Director of the CEBAF user facility Andrew Hutton’s love for accelerators started at age 17.
X-ray study at Berkeley Lab explores atomic structure of tiny traps for heavy metals.
Berkeley Lab-led scientists illuminate protein as it splits water to create oxygen.
12.06.16 Don DiMarzio is an engineering fellow at Northrop Grumman and a senior scientist within the company’s advanced research, development, design, and demonstration group NG Next, where he studies nanomaterials and radio-frequency metamaterials.
12.05.16 As part of an effort to develop drought-resistant food and bioenergy crops, scientists at the Department of Energy’s Oak Ridge National Laboratory have uncovered the genetic and metabolic mechanisms that allow certain plants to conserve water and thrive in semi-arid climates.
12.02.16 Physicist Sam Lazerson of the U.S. Department of Energy’s (DOE) Princeton Plasma Physics Laboratory (PPPL) has teamed with German scientists to confirm that the Wendelstein 7-X (W7-X) fusion energy device called a stellarator in Greifswald, Germany, produces high-quality magnetic fields that are consistent with their complex design.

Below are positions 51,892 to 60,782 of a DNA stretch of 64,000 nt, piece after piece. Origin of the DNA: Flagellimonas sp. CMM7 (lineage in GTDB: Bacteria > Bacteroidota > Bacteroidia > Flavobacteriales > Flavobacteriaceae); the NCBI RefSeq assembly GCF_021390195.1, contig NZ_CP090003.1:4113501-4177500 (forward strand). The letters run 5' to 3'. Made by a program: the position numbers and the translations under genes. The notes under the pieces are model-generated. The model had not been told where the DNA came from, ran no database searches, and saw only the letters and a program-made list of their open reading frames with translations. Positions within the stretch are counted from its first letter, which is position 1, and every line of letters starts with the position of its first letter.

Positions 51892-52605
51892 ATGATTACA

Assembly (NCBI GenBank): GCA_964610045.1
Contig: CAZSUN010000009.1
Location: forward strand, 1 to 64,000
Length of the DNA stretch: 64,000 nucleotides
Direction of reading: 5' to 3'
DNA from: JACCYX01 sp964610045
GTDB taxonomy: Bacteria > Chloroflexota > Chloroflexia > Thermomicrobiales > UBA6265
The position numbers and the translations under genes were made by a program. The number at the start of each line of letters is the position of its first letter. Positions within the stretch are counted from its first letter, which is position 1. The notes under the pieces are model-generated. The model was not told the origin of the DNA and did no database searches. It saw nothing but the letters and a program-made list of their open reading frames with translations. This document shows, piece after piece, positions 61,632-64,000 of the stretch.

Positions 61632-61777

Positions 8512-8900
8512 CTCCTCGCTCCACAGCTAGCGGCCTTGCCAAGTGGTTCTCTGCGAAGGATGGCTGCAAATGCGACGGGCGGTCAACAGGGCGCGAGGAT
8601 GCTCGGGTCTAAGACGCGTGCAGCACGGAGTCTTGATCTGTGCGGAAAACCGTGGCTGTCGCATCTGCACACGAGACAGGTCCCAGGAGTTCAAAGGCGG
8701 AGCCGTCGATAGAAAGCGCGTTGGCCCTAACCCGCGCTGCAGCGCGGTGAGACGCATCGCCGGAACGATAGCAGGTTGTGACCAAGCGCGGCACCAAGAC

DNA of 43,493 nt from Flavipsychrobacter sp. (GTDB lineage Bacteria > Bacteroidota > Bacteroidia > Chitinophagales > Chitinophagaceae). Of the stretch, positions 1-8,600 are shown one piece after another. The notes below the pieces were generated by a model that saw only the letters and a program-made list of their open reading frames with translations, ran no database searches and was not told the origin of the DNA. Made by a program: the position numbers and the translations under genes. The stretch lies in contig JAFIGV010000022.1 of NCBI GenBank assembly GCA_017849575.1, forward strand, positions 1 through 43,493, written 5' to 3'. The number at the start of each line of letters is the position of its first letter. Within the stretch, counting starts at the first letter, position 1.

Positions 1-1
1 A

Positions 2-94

Smart, tough teams help scientists get the best performance from supercomputers to provide the insights needed to understand how everything from clouds to supernovae works. Read More »
International team including Berkeley Lab researcher surprised by complex dynamics in model of quark-gluon plasma. Read More
Research on photosynthetic antenna complexes illuminates how they harvest light in plants, algae and bacteria. Read More »
Cornell researchers have discovered a biological mechanism that helps convert nitrogen-based fertilizer into nitrous oxide, an ozone-depleting greenhouse gas.
Georgia Institute of Technology researchers have observed strong indications of quantum spin liquid inside a new exotic ytterbium crystal, first synthesized one year ago by scientists in China.
Teams led by Thomas F. Rosenbaum of Caltech report how they have combined magnetic fields and large pressures to not only induce states of matter at ultra-low temperatures, but also to nudge them between competing types of quantum order.
The Office of Science (SC) is the single largest supporter of basic research in the physical sciences in the United States.